All the principal newspapers of that time got hold of the fact and within a week there was any number of applications for the ghostly photograph. But Mr. Jones refused to supply copies of it to anybody for various reasons, the principal being that Smith would not allow it. I am, however, the fortunate possessor of a copy which, for obvious reasons, I am not allowed to show to anybody. One copy of the picture was sent to America and another to England. I do not now remember exactly to whom. My own copy I showed to the Rev. Father —- M.A., D.SC., B.D., etc., and asked him to find out a scientific explanation of the phenomenon. The following explanation was given by the gentleman. (I am afraid I shall not be able to reproduce the learned Father’s exact words, but this is what he meant or at least what I understood him to mean).
“The girl in question was dressed in this particular way on an occasion, say 10 years ago. Her image was cast on space and the reflection was projected from one luminous body (one planet) on another till it made a circuit of millions and millions of miles in space and then came back to earth at the exact moment when our friend, Mr. Jones, was going to make the exposure.
“Take for instance the case of a man who is taking the photograph of a mirage. He is photographing place X from place Y, when X and Y are, say, 200 miles apart, and it may be that his camera is facing east while place X is actually towards the west of place Y.”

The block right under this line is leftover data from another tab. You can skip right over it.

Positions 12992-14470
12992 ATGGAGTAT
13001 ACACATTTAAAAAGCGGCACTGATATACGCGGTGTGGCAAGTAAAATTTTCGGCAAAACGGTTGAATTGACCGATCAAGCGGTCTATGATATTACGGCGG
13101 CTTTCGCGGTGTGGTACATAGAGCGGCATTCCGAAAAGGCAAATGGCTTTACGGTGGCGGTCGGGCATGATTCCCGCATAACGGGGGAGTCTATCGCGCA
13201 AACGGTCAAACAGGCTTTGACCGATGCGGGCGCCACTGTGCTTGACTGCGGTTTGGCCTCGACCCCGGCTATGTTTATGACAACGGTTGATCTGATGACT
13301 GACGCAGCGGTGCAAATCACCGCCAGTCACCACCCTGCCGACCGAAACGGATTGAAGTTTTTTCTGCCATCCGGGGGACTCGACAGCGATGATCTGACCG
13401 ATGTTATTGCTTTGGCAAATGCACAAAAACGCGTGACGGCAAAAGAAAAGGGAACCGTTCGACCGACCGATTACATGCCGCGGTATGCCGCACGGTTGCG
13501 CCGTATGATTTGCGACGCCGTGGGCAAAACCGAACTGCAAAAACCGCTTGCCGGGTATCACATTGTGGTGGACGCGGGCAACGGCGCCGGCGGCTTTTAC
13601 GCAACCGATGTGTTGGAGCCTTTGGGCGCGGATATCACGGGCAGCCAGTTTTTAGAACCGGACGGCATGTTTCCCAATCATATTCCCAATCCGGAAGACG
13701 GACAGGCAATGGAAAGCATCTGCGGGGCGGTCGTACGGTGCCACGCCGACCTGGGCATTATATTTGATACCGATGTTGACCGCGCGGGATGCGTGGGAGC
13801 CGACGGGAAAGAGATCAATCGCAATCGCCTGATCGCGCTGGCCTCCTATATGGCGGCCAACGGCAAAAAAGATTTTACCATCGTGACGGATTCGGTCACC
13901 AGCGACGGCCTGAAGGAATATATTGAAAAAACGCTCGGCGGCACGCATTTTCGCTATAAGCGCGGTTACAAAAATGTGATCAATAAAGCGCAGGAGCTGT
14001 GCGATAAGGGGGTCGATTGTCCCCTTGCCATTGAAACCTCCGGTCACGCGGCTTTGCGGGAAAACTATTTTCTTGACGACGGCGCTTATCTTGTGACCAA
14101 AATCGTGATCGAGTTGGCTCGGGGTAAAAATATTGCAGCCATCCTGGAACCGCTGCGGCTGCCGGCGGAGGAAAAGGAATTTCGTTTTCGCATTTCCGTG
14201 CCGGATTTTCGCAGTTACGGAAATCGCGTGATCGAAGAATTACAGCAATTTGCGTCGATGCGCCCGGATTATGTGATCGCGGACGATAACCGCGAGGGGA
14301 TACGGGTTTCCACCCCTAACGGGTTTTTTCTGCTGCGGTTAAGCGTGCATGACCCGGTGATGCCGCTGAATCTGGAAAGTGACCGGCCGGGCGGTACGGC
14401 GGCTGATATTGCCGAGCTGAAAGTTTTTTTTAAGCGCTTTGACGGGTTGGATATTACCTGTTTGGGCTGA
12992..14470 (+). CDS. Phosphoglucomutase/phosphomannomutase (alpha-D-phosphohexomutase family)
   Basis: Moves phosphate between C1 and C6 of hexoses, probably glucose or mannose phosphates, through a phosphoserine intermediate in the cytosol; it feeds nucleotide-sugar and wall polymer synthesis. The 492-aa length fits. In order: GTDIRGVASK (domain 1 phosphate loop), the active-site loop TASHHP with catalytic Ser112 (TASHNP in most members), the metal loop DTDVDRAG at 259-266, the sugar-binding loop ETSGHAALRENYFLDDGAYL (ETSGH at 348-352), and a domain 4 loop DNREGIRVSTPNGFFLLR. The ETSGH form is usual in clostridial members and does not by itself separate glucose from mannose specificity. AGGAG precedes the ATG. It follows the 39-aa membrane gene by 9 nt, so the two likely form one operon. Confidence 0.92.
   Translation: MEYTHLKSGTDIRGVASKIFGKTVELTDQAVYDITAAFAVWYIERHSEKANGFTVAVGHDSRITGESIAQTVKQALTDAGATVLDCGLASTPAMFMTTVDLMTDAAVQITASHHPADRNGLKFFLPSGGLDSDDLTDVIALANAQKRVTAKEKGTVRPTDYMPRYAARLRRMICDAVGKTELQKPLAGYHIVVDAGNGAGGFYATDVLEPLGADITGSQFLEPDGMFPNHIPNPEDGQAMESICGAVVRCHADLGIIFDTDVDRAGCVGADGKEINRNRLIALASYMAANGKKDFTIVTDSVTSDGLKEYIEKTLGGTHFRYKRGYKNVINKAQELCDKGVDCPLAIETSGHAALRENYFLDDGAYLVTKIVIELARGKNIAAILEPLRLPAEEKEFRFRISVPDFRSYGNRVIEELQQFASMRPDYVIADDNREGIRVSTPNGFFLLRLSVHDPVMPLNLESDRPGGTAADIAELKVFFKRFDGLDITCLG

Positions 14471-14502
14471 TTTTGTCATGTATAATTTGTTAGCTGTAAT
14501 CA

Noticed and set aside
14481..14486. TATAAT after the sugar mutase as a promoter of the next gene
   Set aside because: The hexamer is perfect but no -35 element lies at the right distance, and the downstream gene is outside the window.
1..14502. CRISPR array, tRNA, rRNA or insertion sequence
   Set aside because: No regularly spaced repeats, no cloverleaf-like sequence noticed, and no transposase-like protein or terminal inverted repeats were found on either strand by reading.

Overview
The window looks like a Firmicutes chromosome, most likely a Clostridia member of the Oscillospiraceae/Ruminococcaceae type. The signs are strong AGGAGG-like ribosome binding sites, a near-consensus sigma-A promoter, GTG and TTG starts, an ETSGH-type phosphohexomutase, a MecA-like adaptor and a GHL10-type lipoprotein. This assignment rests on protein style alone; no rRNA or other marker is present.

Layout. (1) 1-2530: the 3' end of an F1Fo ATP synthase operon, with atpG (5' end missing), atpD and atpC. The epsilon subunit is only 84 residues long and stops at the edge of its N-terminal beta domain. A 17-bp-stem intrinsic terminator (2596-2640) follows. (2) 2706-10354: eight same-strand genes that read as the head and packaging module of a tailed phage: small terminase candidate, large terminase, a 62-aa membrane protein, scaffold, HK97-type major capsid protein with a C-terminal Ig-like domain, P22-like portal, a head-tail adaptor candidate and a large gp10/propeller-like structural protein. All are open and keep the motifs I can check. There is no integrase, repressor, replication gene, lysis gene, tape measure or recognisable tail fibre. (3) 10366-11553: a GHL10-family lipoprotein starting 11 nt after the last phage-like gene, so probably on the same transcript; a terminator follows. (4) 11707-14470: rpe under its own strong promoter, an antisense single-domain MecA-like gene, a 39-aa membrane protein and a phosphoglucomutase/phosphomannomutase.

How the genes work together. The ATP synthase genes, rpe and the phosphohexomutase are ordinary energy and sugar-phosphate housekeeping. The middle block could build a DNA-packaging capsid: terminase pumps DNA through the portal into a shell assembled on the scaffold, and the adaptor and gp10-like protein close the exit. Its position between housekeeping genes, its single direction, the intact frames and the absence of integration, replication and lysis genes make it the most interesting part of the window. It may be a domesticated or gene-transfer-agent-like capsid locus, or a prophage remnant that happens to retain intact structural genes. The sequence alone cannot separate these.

In school I had read a little of Science and Chemistry and could make a dry analysis of a salt; but this was an item too big for my limited comprehension.
The fact, however, remains and I believe it, that Smith’s first wife did come back to this terrestrial globe of ours over eight years after her death to give a sitting for a photograph in a form which, though it did not affect the retina of our eye, did impress a sensitized plate; in a form that did not affect the retina of the eye, I say, because Jones must have been looking at his sitters at the time when he was pressing the bulb of the pneumatic release of his time and instantaneous shutter.
The story is most wonderful but this is exactly what happened. Smith says this is the first time he has ever seen, or heard from, his dead wife. It is popularly believed in India that a dead wife gives a lot of trouble, if she ever revisits this earth, but this is, thank God, not the experience of my friend, Mr. Smith.
It is now over seven years since the event mentioned above happened; and the dead girl has never appeared again. I would very much like to have a photograph of the two ladies taken once more; but I have never ventured to approach Smith with the proposal. In fact, I learnt photography myself with a view to take the photograph of the two ladies, but as I have said, I have never been able to speak to Smith about my intention, and probably never shall. The £10, that I spent on my cheap photographic outfit may be a waste. But I have learnt an art which though rather costly for my limited means is nevertheless an art worth learning.
A Story from: S. Mukerji